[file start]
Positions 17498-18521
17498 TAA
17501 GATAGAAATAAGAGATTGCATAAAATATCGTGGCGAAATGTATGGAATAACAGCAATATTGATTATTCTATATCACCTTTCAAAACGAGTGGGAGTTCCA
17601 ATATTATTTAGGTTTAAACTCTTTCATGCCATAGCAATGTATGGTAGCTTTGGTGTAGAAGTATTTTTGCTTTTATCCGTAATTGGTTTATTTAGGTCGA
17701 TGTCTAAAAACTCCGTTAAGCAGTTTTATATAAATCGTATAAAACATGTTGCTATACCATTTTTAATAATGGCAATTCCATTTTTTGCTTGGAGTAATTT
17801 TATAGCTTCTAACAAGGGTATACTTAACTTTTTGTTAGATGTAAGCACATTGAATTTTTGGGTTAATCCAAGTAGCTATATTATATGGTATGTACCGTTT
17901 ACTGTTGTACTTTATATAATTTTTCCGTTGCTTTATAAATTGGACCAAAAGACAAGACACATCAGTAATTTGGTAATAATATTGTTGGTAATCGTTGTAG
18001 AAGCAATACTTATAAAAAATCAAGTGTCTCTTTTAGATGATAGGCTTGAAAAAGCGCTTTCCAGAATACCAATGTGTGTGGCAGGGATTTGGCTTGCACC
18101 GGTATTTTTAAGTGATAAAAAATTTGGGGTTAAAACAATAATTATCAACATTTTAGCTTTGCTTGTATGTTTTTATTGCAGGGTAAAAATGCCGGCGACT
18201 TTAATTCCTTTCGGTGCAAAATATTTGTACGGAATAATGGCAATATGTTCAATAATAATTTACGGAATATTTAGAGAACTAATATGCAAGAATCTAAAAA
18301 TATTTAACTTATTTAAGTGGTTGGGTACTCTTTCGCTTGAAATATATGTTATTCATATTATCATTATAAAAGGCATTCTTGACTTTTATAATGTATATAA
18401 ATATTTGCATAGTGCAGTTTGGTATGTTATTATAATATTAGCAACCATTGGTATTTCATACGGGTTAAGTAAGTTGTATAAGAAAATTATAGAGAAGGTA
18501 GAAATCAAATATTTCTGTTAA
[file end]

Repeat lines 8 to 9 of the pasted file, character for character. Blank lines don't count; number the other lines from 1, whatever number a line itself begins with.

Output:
18001 AAGCAATACTTATAAAAAATCAAGTGTCTCTTTTAGATGATAGGCTTGAAAAAGCGCTTTCCAGAATACCAATGTGTGTGGCAGGGATTTGGCTTGCACC
18101 GGTATTTTTAAGTGATAAAAAATTTGGGGTTAAAACAATAATTATCAACATTTTAGCTTTGCTTGTATGTTTTTATTGCAGGGTAAAAATGCCGGCGACT